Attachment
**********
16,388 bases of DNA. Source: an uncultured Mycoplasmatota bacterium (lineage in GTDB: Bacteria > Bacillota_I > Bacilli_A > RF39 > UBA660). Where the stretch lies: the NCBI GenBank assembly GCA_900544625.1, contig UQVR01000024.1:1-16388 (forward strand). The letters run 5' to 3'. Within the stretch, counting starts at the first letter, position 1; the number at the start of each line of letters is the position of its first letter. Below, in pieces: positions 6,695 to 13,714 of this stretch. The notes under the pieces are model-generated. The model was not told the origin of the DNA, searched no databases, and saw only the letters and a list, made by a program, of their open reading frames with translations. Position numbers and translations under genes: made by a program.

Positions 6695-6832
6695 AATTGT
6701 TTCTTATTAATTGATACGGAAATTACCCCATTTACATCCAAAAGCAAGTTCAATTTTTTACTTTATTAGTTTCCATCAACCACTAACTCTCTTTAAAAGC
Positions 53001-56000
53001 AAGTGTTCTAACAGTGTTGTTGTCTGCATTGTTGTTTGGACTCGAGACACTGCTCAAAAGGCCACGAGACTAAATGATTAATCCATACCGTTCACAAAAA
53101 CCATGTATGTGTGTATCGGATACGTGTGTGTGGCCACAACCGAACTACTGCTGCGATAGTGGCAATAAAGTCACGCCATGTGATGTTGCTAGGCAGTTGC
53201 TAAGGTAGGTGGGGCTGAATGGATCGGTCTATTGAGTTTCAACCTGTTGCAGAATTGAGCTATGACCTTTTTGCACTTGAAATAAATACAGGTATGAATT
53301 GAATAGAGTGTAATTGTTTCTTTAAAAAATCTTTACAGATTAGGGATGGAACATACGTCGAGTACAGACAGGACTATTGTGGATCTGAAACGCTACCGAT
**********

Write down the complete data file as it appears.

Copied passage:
16,388 bases of DNA. Source: an uncultured Mycoplasmatota bacterium (lineage in GTDB: Bacteria > Bacillota_I > Bacilli_A > RF39 > UBA660). Where the stretch lies: the NCBI GenBank assembly GCA_900544625.1, contig UQVR01000024.1:1-16388 (forward strand). The letters run 5' to 3'. Within the stretch, counting starts at the first letter, position 1; the number at the start of each line of letters is the position of its first letter. Below, in pieces: positions 6,695 to 13,714 of this stretch. The notes under the pieces are model-generated. The model was not told the origin of the DNA, searched no databases, and saw only the letters and a list, made by a program, of their open reading frames with translations. Position numbers and translations under genes: made by a program.

Positions 6695-6832
6695 AATTGT
6701 TTCTTATTAATTGATACGGAAATTACCCCATTTACATCCAAAAGCAAGTTCAATTTTTTACTTTATTAGTTTCCATCAACCACTAACTCTCTTTAAAAGC
Positions 53001-56000
53001 AAGTGTTCTAACAGTGTTGTTGTCTGCATTGTTGTTTGGACTCGAGACACTGCTCAAAAGGCCACGAGACTAAATGATTAATCCATACCGTTCACAAAAA
53101 CCATGTATGTGTGTATCGGATACGTGTGTGTGGCCACAACCGAACTACTGCTGCGATAGTGGCAATAAAGTCACGCCATGTGATGTTGCTAGGCAGTTGC
53201 TAAGGTAGGTGGGGCTGAATGGATCGGTCTATTGAGTTTCAACCTGTTGCAGAATTGAGCTATGACCTTTTTGCACTTGAAATAAATACAGGTATGAATT
53301 GAATAGAGTGTAATTGTTTCTTTAAAAAATCTTTACAGATTAGGGATGGAACATACGTCGAGTACAGACAGGACTATTGTGGATCTGAAACGCTACCGAT